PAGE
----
We wanted to let you know that there is an unexpected delay with your video game order you placed on September 11 2007 17:47 PDT. Unfortunately, we are unable to ship the product(s) as soon as we expected and need to provide you with a new estimate of when they may be delivered:

“Guitar Hero III: Legends of Rock Bundle” [Video Game]
Estimated arrival date: 12/31/2007

I pre-ordered a month and a half early and they estimated it would take anywhere from 1 to 2 additional months to get a copy of the game sent to me. That’s pretty ridiculous and why I won’t be buying video games from Amazon anymore.

The five minute Leopard review

After installing Leopard on three machines and using it for the past four days I figure I might as well write down my first impressions. Here are the high and low points for me:

  • The installer is a bit buggy in that it doesn’t seem to recognize hard drives with any sorts of special partitions made for previous versions of Boot Camp (made by Apple themselves!). One Mac required wiping out the Boot Camp partition completely before I could proceed, the other asked me to open disk utility and do some sort of GFI Journaling thing or something that I can’t remember and could barely decipher. It took quite a bit of noodling with the installer to figure out where Disk Utility was and in a buried advanced menu was the option I needed. Why didn’t the installer just do it for me with a quick one-button click? I’ve had Microsoft Windows installs go smoother than my macbook install of Leopard.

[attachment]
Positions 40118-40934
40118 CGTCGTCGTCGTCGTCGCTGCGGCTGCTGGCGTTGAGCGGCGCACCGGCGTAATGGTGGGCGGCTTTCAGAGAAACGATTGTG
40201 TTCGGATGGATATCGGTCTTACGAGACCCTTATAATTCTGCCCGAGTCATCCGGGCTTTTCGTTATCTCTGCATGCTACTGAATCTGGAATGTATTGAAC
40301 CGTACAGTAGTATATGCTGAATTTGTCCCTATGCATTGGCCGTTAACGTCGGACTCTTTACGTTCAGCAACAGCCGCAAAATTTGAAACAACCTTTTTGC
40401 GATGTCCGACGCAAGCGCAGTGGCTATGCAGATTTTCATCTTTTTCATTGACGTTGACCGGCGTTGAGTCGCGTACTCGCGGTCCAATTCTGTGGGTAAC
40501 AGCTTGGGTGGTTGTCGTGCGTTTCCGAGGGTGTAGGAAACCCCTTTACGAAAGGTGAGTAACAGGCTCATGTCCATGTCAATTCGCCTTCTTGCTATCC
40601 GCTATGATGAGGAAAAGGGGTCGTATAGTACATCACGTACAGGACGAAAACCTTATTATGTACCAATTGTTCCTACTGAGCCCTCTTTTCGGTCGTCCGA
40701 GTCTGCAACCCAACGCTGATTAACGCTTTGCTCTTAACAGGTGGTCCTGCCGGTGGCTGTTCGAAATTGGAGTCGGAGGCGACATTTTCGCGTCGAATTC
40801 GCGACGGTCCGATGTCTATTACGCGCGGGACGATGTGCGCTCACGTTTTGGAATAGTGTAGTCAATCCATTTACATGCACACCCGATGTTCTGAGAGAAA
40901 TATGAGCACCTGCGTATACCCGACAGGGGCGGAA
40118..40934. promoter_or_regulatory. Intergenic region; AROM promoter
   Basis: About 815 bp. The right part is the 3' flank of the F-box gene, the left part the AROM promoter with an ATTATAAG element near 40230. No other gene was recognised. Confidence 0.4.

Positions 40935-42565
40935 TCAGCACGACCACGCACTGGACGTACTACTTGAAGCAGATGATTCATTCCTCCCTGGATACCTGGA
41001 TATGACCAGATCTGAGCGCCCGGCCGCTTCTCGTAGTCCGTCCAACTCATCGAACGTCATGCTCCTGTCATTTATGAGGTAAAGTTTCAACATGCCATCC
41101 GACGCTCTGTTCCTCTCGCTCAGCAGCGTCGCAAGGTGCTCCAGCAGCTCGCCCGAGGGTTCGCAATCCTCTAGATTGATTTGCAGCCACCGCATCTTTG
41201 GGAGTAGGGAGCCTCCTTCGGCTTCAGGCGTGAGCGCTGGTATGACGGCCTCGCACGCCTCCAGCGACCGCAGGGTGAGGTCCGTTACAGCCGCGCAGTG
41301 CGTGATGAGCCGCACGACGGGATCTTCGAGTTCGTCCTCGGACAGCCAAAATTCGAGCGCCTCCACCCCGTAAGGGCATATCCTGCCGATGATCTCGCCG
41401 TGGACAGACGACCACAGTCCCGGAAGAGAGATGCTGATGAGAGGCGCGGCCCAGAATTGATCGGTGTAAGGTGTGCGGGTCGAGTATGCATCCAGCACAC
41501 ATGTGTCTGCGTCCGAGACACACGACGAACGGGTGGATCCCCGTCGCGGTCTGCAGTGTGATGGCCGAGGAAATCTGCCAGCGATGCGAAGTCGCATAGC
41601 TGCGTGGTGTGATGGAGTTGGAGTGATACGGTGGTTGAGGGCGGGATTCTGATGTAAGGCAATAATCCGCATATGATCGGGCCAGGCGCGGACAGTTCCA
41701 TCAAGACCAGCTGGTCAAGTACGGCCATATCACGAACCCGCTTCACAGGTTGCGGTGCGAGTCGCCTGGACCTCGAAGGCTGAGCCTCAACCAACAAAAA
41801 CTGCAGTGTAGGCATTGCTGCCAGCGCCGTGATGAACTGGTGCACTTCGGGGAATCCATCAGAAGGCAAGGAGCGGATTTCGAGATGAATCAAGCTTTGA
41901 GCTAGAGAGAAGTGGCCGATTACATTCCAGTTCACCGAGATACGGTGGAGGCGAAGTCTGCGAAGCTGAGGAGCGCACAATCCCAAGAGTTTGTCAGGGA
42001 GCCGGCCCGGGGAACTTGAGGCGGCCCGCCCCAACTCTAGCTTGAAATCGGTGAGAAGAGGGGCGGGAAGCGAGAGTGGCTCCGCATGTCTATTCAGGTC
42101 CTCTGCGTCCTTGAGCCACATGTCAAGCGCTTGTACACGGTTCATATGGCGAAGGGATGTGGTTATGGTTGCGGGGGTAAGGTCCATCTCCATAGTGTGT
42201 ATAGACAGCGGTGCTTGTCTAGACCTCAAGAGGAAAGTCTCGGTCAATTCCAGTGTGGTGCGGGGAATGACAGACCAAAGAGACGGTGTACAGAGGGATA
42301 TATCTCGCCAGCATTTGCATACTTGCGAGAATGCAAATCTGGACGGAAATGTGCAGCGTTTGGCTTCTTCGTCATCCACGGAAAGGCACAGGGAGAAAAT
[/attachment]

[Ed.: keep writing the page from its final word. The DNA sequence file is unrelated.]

• Spotlight is super speedy now, to the point where it works as fast as Quicksilver used to for application launching. I say “used to” because Quicksilver lost its index of my system after upgrading and couldn’t seem to launch very basic apps I use dozens of times each day. I ended up breaking down and uninstalling it today, converting over to Spotlight instead.
  • Things seem a little faster and a little more stable (less beachballs, for sure).
  • Time Machine is a godsend. I’ve been waiting for a transparent backup system with easy retrieval for the past ten years, ever since I worked in a place with nightly full backups saved for months on end (but even then, retrieval was a pain). I rarely have hard drives crash, but I accidentally trash or tweak Photoshop, Textmate, Excel, and Word files all the time. Getting a copy from a day, a week, or a month previous has already saved me once since I installed Leopard and I suspect it’ll be the kind of thing I use for fetching previous versions of mockups and writing drafts often. I really hope they return the network storage feature, since I could easily hook a usb drive to my airport extreme and just have my computers backup to that.
  • The downside of Time Machine is that I have noticed a couple beachballs and my second hard drive spin up around the top of the hour. I figure it’s probably Time Machine since my second hard drive is entirely dedicated to that, and it’s only about 20 seconds of unexplained lock-up, but it’s still annoying when you’re in the middle of something and you have to wait for it to finish whatever it is doing.